More on the benefits of wine for cognitive decline and dementia
Pinder RM
International Journal of Wine Research , 2011, DOI: http://dx.doi.org/10.2147/IJWR.S25116
Abstract: More on the benefits of wine for cognitive decline and dementia Editorial (4924) Total Article Views Authors: Pinder RM Published Date September 2011 Volume 2011:3 Pages 23 - 24 DOI: http://dx.doi.org/10.2147/IJWR.S25116 Roger M Pinder International Journal of Wine Research, York, UK The beneficial impact of moderate and regular consumption of alcohol and wine for cognitive decline and the risks of dementia has been widely studied and reported.1-4 The pages of the International Journal of Wine Research have seen two reviews of the field,5,6 while our sister journal, Neuropsychiatric Disease and Treatment, has also focused on this issue, first in 2006 with a research investigation in Danish women,7 and now in a more recent comprehensive review including 143 published papers.8 One of the more poignant aspects of the new publication is that the authors, Edward Neafsey and Michael Collins from Loyola University in Chicago, come from a background of experimental molecular pharmacology and wondered why moderate alcohol exposure appeared to protect rat hippocampal-entorhinal cortex brain slice cultures from the toxicity of amyloid-β, the protein that has been strongly implicated in the pathogenesis of Alzheimer's disease (AD). Their curiosity led to a literature search on whether alcohol protects against AD and other forms of cognitive impairment in humans, an endeavor that rather overwhelmed them with the immensity of the data. Post to: Cannotea Citeulike Del.icio.us Facebook LinkedIn Twitter Other articles by Dr Roger Pinder Alcohol-attributable cancer: fact or fiction? Biodiversity of wine grapes: less than we thought Does wine prevent dementia? Editor's choice Editor’s choice: the best of 2011–2012 Editorial Foreword: International Journal of Wine Research Resveratrol comes of age Readers of this article also read: Does wine prevent dementia? Wine consumers’ environmental knowledge and attitudes: Influence on willingness to purchase The cognitive basis of diglossia in Arabic: Evidence from a repetition priming study within and between languages Prolonged rupture of membranes in term infants: should all babies be screened? Resveratrol comes of age Amino acid-responsive Crohn's disease: a case study Alcohol-attributable cancer: fact or fiction? Biodiversity of wine grapes: less than we thought Reasons for drinking wine and other beverages – comparison across motives in older adults Editor’s choice: the best of 2011–2012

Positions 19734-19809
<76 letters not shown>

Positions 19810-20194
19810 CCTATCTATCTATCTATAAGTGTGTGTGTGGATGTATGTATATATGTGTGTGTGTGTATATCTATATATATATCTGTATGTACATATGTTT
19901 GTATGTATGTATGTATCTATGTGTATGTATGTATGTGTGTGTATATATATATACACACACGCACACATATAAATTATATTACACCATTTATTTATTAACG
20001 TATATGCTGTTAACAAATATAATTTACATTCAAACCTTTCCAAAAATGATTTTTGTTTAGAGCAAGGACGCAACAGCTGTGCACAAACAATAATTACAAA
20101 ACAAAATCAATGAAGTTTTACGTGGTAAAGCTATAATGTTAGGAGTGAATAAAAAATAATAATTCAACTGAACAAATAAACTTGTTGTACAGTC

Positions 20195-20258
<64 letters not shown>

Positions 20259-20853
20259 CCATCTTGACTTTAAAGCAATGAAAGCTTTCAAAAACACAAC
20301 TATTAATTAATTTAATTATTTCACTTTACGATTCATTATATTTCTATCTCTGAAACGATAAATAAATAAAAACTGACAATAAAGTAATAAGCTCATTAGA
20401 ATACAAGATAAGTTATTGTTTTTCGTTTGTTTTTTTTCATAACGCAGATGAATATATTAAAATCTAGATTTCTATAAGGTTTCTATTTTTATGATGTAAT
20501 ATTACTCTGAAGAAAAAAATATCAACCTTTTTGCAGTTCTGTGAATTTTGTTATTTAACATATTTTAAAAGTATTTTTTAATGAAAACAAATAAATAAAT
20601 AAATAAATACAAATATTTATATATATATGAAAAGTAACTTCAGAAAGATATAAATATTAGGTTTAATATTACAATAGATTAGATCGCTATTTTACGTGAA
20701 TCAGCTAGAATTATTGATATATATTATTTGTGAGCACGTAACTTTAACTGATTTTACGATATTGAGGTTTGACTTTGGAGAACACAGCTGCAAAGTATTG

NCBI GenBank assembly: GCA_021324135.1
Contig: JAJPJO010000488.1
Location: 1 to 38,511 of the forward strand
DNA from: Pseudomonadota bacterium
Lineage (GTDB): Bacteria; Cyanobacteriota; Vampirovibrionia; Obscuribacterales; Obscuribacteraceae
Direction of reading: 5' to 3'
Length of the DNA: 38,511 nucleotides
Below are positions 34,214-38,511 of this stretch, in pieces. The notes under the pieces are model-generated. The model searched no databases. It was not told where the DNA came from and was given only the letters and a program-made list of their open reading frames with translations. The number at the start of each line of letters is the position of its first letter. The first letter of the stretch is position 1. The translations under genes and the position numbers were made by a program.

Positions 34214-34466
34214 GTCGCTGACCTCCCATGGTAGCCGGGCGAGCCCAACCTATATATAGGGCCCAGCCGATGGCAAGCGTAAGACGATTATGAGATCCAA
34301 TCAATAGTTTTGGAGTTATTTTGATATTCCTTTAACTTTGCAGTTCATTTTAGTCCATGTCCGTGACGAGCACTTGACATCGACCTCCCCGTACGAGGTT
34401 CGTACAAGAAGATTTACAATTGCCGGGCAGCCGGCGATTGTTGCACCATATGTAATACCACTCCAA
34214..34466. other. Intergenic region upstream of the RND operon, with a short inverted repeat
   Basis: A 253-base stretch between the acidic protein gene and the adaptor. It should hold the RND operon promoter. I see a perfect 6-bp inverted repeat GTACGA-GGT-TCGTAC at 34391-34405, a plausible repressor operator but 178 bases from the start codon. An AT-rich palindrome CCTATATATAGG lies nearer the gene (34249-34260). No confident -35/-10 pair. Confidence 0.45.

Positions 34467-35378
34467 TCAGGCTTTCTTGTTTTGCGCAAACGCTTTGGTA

Editor's choice
Pinder RM
Neuropsychiatric Disease and Treatment , 2012, DOI: http://dx.doi.org/10.2147/NDT.S35278